Transporting pizza supplies proves acting within scope of employment
Carter v. R&B Pizza Co., Inc., et al., No. 09 JE 34 (Ohio Ct. App. 12/06/10).
Ruling: The Ohio Court of Appeals held that a worker was acting within the scope of employment when she was injured by a drunk driver while she was transporting supplies for her employer.
What it means: In Ohio, a worker injured while transporting supplies for her employer is acting within the scope of her employment.
Summary: A worker who ran a pizza restaurant traveled to another state to meet with the restaurant's bookkeeper and to pick up supplies. She usually traveled twice a week to pick up supplies and once a month to meet with the bookkeeper. Upon arrival, the bookkeeper did not show up for their appointment. The worker called the restaurant to see if it needed any supplies immediately. The worker and her husband, who owned the restaurant, loaded her car with supplies such as pizza sauce, pepperoni, chicken wings, flour, and cheese. The worker planned on driving directly to the restaurant to refrigerate the perishable supplies. En route, a drunk driver crashed into her vehicle. The worker sought benefits. The Ohio Court of Appeals held that the worker was within the scope of her employment when the accident occurred.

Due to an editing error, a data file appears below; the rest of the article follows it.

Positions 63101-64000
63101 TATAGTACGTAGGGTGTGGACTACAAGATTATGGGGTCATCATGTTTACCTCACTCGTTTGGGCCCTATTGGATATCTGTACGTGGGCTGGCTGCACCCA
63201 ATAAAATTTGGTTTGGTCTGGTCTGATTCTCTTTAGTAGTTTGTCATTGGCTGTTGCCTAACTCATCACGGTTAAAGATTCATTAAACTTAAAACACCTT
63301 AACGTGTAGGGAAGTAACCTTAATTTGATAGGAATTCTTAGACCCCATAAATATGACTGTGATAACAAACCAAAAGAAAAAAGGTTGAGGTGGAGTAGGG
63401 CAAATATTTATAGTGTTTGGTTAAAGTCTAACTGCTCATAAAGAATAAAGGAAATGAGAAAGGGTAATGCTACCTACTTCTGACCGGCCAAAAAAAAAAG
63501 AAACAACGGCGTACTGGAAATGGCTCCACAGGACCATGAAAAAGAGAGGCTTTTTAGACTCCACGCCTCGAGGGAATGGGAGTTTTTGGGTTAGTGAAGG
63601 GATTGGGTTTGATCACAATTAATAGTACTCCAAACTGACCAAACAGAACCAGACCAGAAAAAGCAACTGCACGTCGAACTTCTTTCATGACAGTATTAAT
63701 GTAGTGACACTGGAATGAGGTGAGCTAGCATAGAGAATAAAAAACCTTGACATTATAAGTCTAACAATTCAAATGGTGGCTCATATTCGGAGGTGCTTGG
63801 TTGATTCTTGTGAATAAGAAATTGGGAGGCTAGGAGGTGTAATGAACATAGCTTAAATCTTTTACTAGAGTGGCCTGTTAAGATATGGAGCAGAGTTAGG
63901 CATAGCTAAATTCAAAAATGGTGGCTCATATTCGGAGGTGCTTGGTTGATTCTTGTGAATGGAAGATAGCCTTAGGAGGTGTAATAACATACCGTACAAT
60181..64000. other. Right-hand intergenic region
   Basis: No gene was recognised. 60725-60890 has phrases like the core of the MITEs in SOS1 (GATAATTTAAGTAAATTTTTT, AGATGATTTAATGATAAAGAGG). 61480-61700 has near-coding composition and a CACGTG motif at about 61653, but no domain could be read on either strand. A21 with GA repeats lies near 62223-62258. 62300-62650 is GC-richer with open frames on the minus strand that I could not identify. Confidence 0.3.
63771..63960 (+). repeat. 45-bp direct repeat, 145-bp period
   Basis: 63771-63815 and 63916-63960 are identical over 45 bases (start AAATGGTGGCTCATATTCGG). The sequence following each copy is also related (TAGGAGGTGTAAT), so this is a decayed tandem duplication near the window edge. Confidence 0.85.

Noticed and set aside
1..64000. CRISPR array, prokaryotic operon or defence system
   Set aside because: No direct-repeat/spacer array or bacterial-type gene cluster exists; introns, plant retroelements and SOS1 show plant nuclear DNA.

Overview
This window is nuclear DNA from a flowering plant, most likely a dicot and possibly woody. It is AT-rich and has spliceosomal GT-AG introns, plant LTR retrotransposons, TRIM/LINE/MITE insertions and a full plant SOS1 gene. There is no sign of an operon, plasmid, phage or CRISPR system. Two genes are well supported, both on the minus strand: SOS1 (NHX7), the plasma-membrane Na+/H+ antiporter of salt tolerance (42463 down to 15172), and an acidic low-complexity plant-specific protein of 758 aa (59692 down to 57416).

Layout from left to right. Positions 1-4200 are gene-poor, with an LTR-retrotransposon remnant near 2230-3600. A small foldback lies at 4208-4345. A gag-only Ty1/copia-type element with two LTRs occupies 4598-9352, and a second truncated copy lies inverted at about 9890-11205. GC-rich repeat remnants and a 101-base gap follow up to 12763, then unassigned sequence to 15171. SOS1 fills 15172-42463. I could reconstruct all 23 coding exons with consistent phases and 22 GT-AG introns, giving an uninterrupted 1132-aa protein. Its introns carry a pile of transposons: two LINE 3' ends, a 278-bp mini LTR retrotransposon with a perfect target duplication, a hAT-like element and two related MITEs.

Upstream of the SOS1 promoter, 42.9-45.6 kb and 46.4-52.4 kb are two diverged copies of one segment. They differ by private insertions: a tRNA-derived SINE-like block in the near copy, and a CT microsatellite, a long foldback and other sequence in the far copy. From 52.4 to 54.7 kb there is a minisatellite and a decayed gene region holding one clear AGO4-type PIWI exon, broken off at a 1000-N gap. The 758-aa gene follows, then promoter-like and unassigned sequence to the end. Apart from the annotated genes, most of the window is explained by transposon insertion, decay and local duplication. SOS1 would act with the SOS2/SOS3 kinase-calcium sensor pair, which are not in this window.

The evidence included a picture of the worker's vehicle taken after the crash, which depicted the contents of her vehicle, including the supplies. The court noted that the evidence was not complicated and the restaurant only attempted to dispute the worker's credibility by raising questions as to whether anyone was running the restaurant while she was away and why she used an unreliable bookkeeper.
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January 17, 2011
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